Showing posts with label Art Laboe. Show all posts
Showing posts with label Art Laboe. Show all posts

Wednesday, July 30, 2008

The Ultimate Oldies But Goodies

Back in March, I posted an entry on Art Laboe’s first Oldies But Goodies compilation, issued in the fall of 1959 on Laboe’s Original Sound Record Co. label. Peaking at #12 on 28 September 1959, Oldies But Goodies would remain on the charts—according to The Billboard Book of Top 40 Albums—for a total of 61 weeks, that is, well over a year. I noted that Laboe, by issuing the Oldies But Goodies album, accomplished two culturally significant things: one was that he was the first to historicize rock ‘n’ roll, to lend it the dignity and distinction of a “classic” or “golden” era—the album cover boasts the LP contains “The Original Recordings of the Greatest Rock ‘n’ Roll Hits Of All Time.” The other was that he altered the cultural consumption of rock 'n' roll music in the sense that he demonstrated compilation albums could sell: think of the sheer number of compilation albums released the past fifty years.

About three weeks after posting that initial blog on the Oldies But Goodies LP, I received an email from Joe Sasfy, who created Time-Life’s 50-album, 1, 100 song, Rock ‘n’ Roll Era series some years ago. As I noted in my subsequent blog, I’m very sure Time-Life’s Rock 'n' Roll Era series is the biggest and biggest-selling oldies series of all time. I reported at the time that Time-Life had just inked a deal with Art Laboe for the purposes of issuing a new, 10-CD collection titled The Ultimate Oldies But Goodies Collection, to be sold primarily as an infomercial. The host of the infomercial was to be Bowzer (stage name of Jon Bauman), former member of the group Sha Na Na.

I’m happy to report that a couple of days ago Joe contacted me regarding The Ultimate Oldies But Goodies Collection, telling me that the infomercial, hosted by Bowzer, is now on the air and that the collection is available at (shipping around the third week of August according to the website). Joe was pleased to report that the infomercial is “hugely entertaining thanks to Bowzer’s ‘charm’ and lots of great vintage footage.” All signs indicate The Ultimate Oldies But Goodies Collection will be a big success, evidence, according to Joe, “that the original audience for 50s rock ‘n’ roll music remains faithful even as the music recedes in pop history.”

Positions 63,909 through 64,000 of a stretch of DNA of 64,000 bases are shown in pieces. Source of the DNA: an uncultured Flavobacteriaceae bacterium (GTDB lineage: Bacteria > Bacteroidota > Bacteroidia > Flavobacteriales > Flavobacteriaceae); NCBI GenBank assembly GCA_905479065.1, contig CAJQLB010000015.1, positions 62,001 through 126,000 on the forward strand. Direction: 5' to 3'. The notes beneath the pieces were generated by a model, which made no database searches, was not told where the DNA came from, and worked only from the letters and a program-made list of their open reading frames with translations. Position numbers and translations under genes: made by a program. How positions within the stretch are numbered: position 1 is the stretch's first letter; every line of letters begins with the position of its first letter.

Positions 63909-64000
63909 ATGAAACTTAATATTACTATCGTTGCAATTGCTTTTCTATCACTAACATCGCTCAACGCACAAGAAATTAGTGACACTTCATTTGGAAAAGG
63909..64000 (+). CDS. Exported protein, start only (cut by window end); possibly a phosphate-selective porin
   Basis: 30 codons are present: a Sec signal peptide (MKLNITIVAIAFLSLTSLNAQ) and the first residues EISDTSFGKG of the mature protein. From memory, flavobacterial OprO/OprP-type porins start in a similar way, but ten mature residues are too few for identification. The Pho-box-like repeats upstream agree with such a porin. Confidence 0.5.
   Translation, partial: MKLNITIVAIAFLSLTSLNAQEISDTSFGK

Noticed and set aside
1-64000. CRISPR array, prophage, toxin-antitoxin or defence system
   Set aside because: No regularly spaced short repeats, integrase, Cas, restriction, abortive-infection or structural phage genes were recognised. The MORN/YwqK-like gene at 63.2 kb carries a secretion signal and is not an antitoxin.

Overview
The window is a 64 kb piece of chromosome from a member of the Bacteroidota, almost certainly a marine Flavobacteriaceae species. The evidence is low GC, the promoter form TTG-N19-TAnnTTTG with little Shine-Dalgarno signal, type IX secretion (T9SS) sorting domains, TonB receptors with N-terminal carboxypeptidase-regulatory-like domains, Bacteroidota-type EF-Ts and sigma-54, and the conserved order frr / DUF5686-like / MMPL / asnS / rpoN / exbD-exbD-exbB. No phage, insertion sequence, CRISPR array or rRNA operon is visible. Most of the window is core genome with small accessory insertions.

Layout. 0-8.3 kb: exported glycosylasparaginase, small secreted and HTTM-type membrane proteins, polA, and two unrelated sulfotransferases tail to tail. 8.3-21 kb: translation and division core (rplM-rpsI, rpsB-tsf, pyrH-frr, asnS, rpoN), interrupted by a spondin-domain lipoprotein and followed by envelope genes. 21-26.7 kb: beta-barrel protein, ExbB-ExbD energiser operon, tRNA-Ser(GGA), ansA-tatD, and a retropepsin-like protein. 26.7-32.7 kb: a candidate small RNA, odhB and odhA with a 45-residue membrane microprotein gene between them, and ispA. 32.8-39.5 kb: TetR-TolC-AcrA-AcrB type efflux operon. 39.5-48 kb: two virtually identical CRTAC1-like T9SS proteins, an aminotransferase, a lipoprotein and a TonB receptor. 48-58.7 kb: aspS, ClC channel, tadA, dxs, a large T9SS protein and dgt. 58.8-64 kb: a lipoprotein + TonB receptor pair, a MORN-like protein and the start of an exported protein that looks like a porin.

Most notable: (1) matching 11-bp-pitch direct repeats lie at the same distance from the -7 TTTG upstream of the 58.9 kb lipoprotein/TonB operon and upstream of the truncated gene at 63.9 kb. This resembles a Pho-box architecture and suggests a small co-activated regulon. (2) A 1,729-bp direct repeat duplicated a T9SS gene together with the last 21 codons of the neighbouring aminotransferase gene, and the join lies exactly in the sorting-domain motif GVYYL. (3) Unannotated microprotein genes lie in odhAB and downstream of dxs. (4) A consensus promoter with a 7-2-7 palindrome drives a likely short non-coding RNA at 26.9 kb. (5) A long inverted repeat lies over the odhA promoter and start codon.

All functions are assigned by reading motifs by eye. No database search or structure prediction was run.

I wrote Joe a congratulatory note on the release of the new collection, telling him that the vintage footage used in the infomercial sounds great, and asking him if he’d give some thought to putting together a DVD collection of this material. As someone who’s interested in this vintage footage, I told him there's no easy way to gather together this sort of material: some of it is impossible to get (or extremely expensive should you try), is scattered all over the place, and much of it consists of poor, first or second generation dupes. I asked Joe if it were possible to put together an "Oldies But Goodies Video Collection," but alas, he wrote back telling me that it is very difficult to work through all the licensing issues related to compiling this kind of footage, especially when licensing from different sources. “Sometimes it is feasible—for example, I compiled 8 DVDs of live country performances from Grand Ole Opry TV shows of the 50s, 60s and 70s that is selling very well. We are always trying.” I wrote him back, insisting that a DVD collection would be the ticket, but who knows what success I had persuading him. I’ve found that when I watch infomercials advertising old hits—such as Time-Life's “Flower Power” collection of 60s material hosted by Peter Fonda—I’m always more interested in the video footage included in the presentation, since I already have virtually every song in the collection, on vinyl or CD. My personal view is that DVD compilations are the way to go, but then I don’t have to face the daunting licensing issues Joe speaks about.

At any rate, if you are interested (as I am), Joe tells me the infomercial for The Ultimate Oldies But Goodies Collection will run on CNBC this Saturday (August 2) at 5:30 PM (ET). Apparently Bowzer ends the infomercial with his “Grease For Peace” mantra that he used at the end of every Sha Na Na TV show episode. I’m looking forward to seeing him do that, as I haven’t seen him do so in many years. Come to think about it, Sha Na Na, once an “oldies” act, is now itself an oldies act.


On an entirely different note, I invite everyone to take a look at Bent Sørensen's comment on my previous blog entry, "Automo-bubbling." Bent discusses a paper he's written and about to deliver on the culturally symbolic capital of the American automobile, in particular the Cadillac. Besides taking a look at Bent's sources, I'd also recommend Greil Marcus's essay, "Elvis: Presliad," in Mystery Train, on the meaning of Elvis's pink Cadillac. Additionally, I thank Bent for his ongoing interest in my blog.